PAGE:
Leftist ideology is becoming more pervasive in schools across the country. To counter the trend, Prager University, an organization committed to furthering American values through digital media, has launched PragerU Resources for Educators and Parents, or PREP for short.
The goal of PREP is to provide parents and teachers with creative resources to teach students American history and values. Jill Simonian, director of outreach for PREP, joins “The Daily Signal Podcast” to discuss the new program and how families are beginning to use it.
To join PragerU Resources for Educators and Parents (PREP) visit PragerU.com//PREP. You also can connect on Instagram @prageru and @jillsimonian.
Also on today’s show, we read your letters to the editor and share a good news story about a moving company that decided to help local food banks when it realized how much food goes to waste when people move.
Listen to the podcast below or read the lightly edited transcript.
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Virginia Allen: Well, education is becoming more and more progressive and parents are looking for alternative curriculum options. And Prager University is providing some practical tools to help. I am so pleased to be joined by Jill Simonian, director of outreach for PragerU Resources for Educators & Parents, also known as PREP. Jill, welcome to the show.
Jill Simonian: Thank you. I’m so happy to be here talking with you.
Allen: So you are leading this new curriculum initiative for PragerU. For anyone, first, who is not familiar with Prager University, could you just explain a little bit of your mission?
Simonian: Absolutely. The mission is to encourage people to think critically and to examine the world around us and to appreciate the country that we live in and celebrate our American values of hard work and individual responsibility and integrity and equality under God. And that’s the mission.
Allen: I love it. And you all do that in so many creative ways. I’ve personally learned so much from the videos that PragerU produces. I’m so, so thankful that we have you all as a resource, especially right now.
Simonian: I know. Thank you. I’ve learned a lot too. I cannot tell you how much I’ve learned.
Allen: Oh, it’s so great. And you do those videos and you deliver information, I think, in such a digestible way. So truly, truly appreciate that. But one of the ways that you are continuing to further your mission is through this new resource, PragerU Resources for Educators & Parents. So just explain what exactly that is and why you all felt like this was something you had to do and that it fits so closely with your mission.
Simonian: Well, first of all, I commend you for getting [the name right]. It is a mouthful: PragerU Resources for Educators & Parents. That’s why we call it PREP. And what that means is we have essentially formed, I like to say a club–it’s an easy way to say it–of parents and teachers from around the country who believe that our American education system is currently being hijacked by leftist indoctrination.
And I hate to sound dramatic and alarmist, but unfortunately that’s what we’re seeing in our public schools across the country, in our private schools across the country. We have this philosophy being shoved down so many of our throats about programs that are being called diversity, equity, and inclusion. But really, these are politicized, agenda-driven narratives that are teaching kids and families to hate America.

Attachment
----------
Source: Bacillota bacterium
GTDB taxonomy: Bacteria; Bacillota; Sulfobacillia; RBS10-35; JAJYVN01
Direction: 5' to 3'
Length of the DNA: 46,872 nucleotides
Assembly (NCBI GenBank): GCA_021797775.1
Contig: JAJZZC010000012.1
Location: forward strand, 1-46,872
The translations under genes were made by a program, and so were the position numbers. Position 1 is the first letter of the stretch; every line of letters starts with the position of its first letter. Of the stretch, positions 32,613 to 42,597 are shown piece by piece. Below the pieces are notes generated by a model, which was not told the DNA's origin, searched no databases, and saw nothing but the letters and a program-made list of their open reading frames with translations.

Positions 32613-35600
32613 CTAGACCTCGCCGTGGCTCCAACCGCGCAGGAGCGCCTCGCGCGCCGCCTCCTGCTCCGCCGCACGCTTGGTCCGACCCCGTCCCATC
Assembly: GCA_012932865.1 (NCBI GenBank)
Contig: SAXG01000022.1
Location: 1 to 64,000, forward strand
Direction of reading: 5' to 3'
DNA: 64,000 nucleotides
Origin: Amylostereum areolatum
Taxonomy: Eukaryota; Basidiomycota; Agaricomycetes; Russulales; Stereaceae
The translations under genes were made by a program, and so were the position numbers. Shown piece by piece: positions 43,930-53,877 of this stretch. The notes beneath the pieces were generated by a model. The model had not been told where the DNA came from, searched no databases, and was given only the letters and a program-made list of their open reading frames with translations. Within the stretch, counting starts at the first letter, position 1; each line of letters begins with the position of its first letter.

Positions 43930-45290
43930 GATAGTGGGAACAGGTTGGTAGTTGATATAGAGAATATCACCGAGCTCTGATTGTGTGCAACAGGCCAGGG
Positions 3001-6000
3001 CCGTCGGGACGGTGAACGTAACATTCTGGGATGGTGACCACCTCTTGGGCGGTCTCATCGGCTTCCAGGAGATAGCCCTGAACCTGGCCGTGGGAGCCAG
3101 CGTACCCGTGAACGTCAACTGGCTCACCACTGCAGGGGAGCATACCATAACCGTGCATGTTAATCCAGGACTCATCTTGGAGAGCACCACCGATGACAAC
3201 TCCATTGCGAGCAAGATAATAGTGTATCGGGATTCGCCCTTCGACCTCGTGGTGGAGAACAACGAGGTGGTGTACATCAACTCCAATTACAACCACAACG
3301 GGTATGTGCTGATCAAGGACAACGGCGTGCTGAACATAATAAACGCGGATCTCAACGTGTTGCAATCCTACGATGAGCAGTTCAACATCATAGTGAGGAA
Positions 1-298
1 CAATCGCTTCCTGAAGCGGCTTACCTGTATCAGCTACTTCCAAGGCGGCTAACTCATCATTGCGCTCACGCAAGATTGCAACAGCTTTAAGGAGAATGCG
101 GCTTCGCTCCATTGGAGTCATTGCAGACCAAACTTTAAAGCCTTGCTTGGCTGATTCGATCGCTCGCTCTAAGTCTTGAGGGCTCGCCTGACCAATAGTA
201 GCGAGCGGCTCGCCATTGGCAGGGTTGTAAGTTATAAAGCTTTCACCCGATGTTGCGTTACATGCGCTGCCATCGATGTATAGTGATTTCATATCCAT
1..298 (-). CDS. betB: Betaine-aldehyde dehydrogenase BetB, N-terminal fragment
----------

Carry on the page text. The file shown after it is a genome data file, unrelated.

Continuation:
And again, I don’t want to sound like an alarmist, but when you look at what so many of our school districts are proposing that institutions and schools adopt, it’s really alarming and it should be scary for all of us. Whether I’m a parent of elementary school kids, it’s scary to me, it’s scary to teachers who happen to share pro-American values, But worst of all, it’s scary for the future of our communities and our country. And so here at PragerU, especially the last year with the veil being lifted and us parents getting a window into our kids’ classrooms via Zoom instruction, we’ve seen what has been taught, what hasn’t been taught, and we needed a call to action.
And so what we’ve done here at PREP is we’re launching this program to provide two things. One is to provide a support group for parents of like-minded values to be able to discuss issues, propose solutions for each other, [and] offer insight and advice on a peer-to-peer level.
But then the second part of it is that we’re creating content, resources, [and] videos appropriate for kids ages kindergarten to 12th grade, because everyone knows PragerU videos are for adults or young adults. But what we haven’t done yet is really celebrate American values through a child’s eyes. So that’s what we’re doing here and that’s what PREP is seeking to do, and we’ve got so many fun things planned.
Allen: And how did you get involved in the initiative?
Simonian: Well, let me tell you, it was quite an unexpected calling. I like to call it a calling because it really feels like that’s what it was. I discovered PragerU a little over a year ago, believe it or not. And I started watching some of the five-minute videos and they really resonated with me because they were based on logic, they were based on asking questions.